Downey Symphony making history at Jan. 23 concert
DOWNEY – The Downey Symphony will make musical history at its concert on Saturday, Jan. 23, at the Downey Theatre—and the audience will be part of it as well.
The orchestra will perform the world premiere of Bryan Kostors’ “To the Dust” and in fact commissioned the creation by the young composer.
Kostors lives in Owens Valley, and his piece is a musical response to the diversion of water from the Valley to Los Angeles more than a century ago. That diversion created an environmental disaster, leaving Owens Lake an alkali flat with punishing dust storms.
Court-ordered mitigation efforts are under way, but the Valley has never recovered. Despite El Niño, the work’s theme is highly relevant, given the persisting drought.
Kostors has also created a video that will accompany the music, making this an unusual and powerful multimedia event. For information and a trailer, see bryancurtkostors.com/todust/.
The concert showcases the orchestra’s string section. Also on the program are Mozart’s perennial favorite “Eine kleine Nachtmusik” (“A Little Nightmusic”), the English composer Gustav Holst’s “St. Paul’s Suite” (named after the Anglican Cathedral in London), and the Czech composer Anton Dvořak’s beautifully melodic “Serenade for Strings.”
Maestra Sharon Lavery will give a free talk about the evening’s program at 7:15 pm.
Under Maestra Lavery, the Symphony has been committed to performing new music.
“Symphonic music is not only a great tradition but a living art,” says Lavery, “and we want our audience to have the chance to hear new music as well as familiar favorites.”
The Spanish composer Oscar Navaro’s “Downey Overture,” written for the orchestra and given its premiere in 2011, has since been performed widely in Europe and the United States. It will be performed at the April 9 concert, along with the West Coast premiere of his new “Concerto for Clarinet.”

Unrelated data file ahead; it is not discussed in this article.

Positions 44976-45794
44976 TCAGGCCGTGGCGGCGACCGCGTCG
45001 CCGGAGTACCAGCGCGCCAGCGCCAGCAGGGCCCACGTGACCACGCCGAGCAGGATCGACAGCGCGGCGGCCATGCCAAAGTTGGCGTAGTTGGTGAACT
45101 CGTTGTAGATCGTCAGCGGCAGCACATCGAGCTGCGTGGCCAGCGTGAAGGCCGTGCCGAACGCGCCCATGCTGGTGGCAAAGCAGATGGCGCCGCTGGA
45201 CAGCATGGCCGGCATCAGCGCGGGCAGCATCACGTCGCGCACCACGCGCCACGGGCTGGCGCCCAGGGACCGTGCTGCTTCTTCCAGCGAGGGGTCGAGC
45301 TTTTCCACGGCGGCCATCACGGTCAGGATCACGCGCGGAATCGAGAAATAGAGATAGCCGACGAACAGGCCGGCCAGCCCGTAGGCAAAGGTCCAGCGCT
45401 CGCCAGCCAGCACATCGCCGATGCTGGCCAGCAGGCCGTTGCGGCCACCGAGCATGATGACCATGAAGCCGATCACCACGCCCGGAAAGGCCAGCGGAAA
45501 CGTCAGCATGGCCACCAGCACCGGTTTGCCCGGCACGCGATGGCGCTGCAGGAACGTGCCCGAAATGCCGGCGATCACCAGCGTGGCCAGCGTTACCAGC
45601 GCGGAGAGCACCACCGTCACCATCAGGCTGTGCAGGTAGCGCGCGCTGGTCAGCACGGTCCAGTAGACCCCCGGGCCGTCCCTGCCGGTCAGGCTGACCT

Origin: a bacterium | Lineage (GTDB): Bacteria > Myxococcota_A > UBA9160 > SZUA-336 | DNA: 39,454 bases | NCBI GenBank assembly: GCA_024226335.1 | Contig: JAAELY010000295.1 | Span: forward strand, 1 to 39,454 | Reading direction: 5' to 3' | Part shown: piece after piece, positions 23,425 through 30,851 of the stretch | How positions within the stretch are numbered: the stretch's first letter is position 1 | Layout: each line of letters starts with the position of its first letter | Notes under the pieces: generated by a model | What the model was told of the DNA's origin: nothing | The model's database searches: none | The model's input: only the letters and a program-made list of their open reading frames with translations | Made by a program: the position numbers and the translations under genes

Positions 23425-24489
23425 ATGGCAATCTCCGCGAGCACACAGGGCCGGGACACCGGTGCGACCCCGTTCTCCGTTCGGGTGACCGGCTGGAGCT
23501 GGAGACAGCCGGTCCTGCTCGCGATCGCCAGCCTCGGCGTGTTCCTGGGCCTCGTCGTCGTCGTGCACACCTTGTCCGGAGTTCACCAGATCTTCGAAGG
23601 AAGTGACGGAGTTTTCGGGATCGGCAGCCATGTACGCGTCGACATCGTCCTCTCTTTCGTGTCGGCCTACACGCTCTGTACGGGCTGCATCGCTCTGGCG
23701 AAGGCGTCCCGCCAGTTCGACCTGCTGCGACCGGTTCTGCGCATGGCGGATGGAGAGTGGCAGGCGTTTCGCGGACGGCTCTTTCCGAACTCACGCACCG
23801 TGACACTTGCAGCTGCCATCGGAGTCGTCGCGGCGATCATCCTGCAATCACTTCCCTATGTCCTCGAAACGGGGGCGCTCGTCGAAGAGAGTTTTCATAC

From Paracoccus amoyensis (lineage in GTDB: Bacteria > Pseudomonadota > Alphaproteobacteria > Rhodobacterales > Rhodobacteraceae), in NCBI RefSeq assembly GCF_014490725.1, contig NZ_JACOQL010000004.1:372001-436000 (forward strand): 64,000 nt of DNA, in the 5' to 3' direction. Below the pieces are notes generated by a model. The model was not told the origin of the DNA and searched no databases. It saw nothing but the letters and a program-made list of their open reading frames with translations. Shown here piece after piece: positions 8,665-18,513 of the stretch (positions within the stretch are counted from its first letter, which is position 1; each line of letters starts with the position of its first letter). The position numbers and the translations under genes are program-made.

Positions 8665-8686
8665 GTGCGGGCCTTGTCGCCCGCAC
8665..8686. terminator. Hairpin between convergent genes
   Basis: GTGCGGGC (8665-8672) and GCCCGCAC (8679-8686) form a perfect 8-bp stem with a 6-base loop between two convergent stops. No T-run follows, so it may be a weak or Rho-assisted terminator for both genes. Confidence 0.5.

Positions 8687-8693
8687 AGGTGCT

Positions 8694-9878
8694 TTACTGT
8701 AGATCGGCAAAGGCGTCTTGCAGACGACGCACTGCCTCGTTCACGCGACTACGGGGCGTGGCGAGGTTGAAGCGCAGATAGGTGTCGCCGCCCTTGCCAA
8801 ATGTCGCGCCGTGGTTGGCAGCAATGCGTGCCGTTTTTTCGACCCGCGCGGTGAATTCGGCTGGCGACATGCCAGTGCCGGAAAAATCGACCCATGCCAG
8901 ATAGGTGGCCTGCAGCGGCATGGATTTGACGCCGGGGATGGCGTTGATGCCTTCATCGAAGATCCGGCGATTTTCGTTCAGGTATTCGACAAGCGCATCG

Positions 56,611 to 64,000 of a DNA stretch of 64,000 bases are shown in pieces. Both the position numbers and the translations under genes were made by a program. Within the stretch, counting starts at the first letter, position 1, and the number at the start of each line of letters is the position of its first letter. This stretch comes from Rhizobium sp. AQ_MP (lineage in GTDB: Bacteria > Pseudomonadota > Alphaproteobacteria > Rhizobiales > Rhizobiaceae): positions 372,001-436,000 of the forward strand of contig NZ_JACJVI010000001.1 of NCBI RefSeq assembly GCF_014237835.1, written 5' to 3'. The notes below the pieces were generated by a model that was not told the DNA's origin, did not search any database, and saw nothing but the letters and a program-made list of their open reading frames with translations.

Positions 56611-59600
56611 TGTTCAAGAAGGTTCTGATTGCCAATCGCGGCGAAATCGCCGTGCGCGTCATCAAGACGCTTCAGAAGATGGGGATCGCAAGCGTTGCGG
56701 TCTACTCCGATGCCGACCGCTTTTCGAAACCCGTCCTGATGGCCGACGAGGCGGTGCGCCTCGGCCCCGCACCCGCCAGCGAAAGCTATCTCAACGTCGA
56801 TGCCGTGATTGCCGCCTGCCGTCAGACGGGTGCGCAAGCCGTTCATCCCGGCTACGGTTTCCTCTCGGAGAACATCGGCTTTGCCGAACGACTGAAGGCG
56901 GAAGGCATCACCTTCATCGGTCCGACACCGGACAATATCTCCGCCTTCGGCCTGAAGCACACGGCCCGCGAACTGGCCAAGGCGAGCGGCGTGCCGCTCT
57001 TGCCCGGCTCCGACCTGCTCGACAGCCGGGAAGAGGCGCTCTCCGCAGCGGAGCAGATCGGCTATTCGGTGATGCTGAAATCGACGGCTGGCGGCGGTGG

Last season, the orchestra performed the premiere of the string orchestra version of Kostors’ “Five Variations on Loss and Isolations,” which was received with enthusiastic applause.
As usual, in partnership with the Downey Arts Coalition, Pat Gil and E. J. Ball have organized an exhibit of work by artists local and far flung on the theme, “Tempest: A Storm of Light, Nature, and the Human Condition.” More than 20 artists will participate and works can be purchased.
The Theatre’s doors open at 6:30 p.m. so that patrons can enjoy refreshments and view the art before the performance as well as at intermission.
In addition, renowned local poet Frank Kearns has written a poem for this concert titled “Night Music.” It will be on a poster in the lobby and in the printed program as well.
Larry Lewis, President of the Downey Symphonic Society, notes that “the Symphony’s concerts are increasingly providing a center where all the arts can come together and offer patrons a live and memorable experience.”
Good seats are still available. Tickets are $30 or $35; students with ID $10. The Box Office at 8435 Firestone Blvd. is open 11 a.m. to 5 p.m., Tuesday through Friday. Tickets may also be ordered by phone at (562) 904-7230 or online at downeysymphony.org. Free parking adjacent to Theatre.